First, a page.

|Catholic Patriotic Association|
|Founder||State Administration for Religious Affairs|
|Merged into||United Front Work Department of the Central Committee of the Chinese Communist Party|
|Catholic Patriotic Association|
The Catholic Patriotic Association (simplified Chinese: 中国天主教爱国会; traditional Chinese: 中國天主教愛國會; pinyin: Zhōngguó Tiānzhǔjiào Àiguó Huì), abbreviated CPA, is a state-managed nationalistic organization of Catholicism in the People's Republic of China. It was established in 1957 after a group of Chinese Catholics met in Beijing with officials from the Chinese Communist Party (CCP) and the Religious Affairs Bureau. It is the main organizational body of Catholics in China officially sanctioned and recognized by the Chinese government.
The organization is not recognized by the Holy Office. The organization is controlled by the United Front Work Department (UFWD) of the Central Committee of the Chinese Communist Party following the State Administration for Religious Affairs' absorption into the UFWD in 2018.
After the establishment of the People's Republic of China in 1949, the Chinese Communist Party sought for ways to bring religions in alignment with the communist cause. While all religions were seen as superstitious, Christianity had the added challenge of being foreign.
Efforts were made by Chinese Protestants in May 1950 in a meeting with Premier Zhou Enlai. This resulted in the penning of the "Christian Manifesto" that condemned foreign imperialism and argued for building a Chinese Protestant church apart from foreign control. This was based in part on earlier Protestant missiological strategy of creating an indigenous church based on the so-called "three-self principles": self-government, self-support, and self-propagation.
We are determined to sever all relations with imperialism, to do all we can to reform ourselves, to establish a new Church that shall be independent in its administration, its resources, and its apostolate.— "Guangyuan Manifesto" (December 1950)
Other Catholic manifestos followed, such as the "Chongqing Manifesto" published in January 1951 with over 700 signatures. Similar to the Protestant "Christian Manifesto," the Catholic manifestos spoke of the need for a "three-self" or "three-autonomies" (as it was translated into English), even though this was previously only part of the Protestant missiological literature and not discussed among Catholic missionaries. Premier Zhou Enlai met with Chinese Catholics and spoke of his appreciation for the sacrifices of the Catholic Church and its missionaries, and the need to remain united with Rome on spiritual matters. But he also encouraged the development of the "three-self." Pope Pius XII issued Cupimus Imprimis (1952) and Ad Sinarum Gentes (1954) praising Chinese Catholics for their loyalty and underscoring the importance of martyrdom. Ad Sinarum Gentes additionally spoke out against the "three-self," arguing that independence would make a church no longer "Catholic."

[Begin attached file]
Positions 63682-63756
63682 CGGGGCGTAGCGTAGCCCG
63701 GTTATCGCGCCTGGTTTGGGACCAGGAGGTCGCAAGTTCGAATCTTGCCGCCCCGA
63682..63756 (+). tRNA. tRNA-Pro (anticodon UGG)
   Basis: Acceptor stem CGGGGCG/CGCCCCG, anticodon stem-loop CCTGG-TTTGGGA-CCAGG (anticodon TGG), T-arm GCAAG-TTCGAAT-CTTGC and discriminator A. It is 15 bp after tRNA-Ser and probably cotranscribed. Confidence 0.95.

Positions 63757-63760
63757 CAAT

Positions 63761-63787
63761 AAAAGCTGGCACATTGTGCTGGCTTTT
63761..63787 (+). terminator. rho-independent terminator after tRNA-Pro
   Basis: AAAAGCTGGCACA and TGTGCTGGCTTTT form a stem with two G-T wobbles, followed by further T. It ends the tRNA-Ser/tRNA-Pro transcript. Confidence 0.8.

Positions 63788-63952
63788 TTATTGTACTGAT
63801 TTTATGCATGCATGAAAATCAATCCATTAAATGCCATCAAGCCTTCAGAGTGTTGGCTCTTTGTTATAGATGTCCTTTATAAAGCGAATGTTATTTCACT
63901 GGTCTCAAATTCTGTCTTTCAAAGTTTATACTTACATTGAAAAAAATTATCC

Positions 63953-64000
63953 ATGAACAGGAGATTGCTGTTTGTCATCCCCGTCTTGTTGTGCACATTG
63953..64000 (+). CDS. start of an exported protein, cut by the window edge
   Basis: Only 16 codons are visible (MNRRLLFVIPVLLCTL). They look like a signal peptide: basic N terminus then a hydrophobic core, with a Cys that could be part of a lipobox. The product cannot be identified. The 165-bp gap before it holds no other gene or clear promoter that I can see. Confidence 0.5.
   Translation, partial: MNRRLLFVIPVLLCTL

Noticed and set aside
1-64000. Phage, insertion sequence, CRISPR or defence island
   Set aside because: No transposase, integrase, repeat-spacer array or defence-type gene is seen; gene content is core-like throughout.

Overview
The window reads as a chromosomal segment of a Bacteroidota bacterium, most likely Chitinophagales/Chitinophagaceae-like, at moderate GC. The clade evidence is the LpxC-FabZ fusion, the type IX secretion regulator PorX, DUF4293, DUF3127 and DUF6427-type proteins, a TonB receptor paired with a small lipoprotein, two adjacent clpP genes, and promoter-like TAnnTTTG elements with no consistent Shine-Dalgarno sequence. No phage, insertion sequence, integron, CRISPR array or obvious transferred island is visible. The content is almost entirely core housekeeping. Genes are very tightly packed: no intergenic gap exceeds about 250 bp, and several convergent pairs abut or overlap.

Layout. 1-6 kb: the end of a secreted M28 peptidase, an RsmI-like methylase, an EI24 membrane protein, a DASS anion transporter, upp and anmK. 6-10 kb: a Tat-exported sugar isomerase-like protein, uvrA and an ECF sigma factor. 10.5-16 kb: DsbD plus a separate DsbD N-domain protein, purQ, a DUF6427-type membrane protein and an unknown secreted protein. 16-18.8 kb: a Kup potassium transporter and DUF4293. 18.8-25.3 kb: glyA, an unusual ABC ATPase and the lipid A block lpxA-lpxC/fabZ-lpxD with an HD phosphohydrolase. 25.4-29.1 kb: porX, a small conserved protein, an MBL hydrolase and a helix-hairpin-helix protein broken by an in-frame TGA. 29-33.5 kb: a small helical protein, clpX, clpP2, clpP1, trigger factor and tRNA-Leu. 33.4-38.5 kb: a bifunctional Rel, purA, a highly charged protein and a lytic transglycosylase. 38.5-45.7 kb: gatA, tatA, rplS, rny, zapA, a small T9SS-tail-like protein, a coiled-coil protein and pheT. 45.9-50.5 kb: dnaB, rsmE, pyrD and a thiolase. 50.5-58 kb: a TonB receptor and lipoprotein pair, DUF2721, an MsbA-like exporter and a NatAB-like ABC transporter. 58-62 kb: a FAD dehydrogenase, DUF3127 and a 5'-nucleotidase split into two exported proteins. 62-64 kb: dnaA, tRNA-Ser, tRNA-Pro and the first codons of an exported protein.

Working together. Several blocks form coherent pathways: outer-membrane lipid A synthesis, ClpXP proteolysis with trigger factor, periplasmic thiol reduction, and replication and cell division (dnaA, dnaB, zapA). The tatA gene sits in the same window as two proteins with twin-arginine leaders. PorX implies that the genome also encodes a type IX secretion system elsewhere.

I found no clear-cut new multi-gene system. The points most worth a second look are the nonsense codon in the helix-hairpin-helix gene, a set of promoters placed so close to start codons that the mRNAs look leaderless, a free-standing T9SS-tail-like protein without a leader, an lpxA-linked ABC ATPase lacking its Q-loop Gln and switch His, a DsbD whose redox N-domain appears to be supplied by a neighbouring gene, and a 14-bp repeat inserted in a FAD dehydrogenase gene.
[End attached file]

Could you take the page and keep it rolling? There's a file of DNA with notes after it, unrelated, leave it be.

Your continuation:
In July 1957, 241 Chinese Catholics from all parts of China, including laity, priests, and bishops, convened a meeting in Beijing with officials from the Chinese Communist Party and the Religious Affairs Bureau. They approved the creation of the Catholic Patriotic Association with Archbishop Ignatius Pi Shushi of Shenyang elected as president. By early 1958, the first Catholic bishops were illicitly appointed without reference to Rome or the Pope. In June 1958, Pope Pius XII issued Ad Apostolorum Principis, refusing to recognize any consecrations performed without prior Vatican approval. The question of consecrating bishops would be a major sticking point in Sino-Vatican relations ever since.
With the rise of the Anti-Rightist Campaign and the Cultural Revolution, all public religious activities came to an end and organizations like the CPA were shut down. However, as Deng Xiaoping's reforms enabled a restoration of religions in the 1980s, the CPA once again became the official state-sanctioned organization for Catholicism in China. A sizable population of Chinese Catholics remain as part of the so-called "underground church", seen as "Vatican loyalists", and who boycott masses said by CPA priests.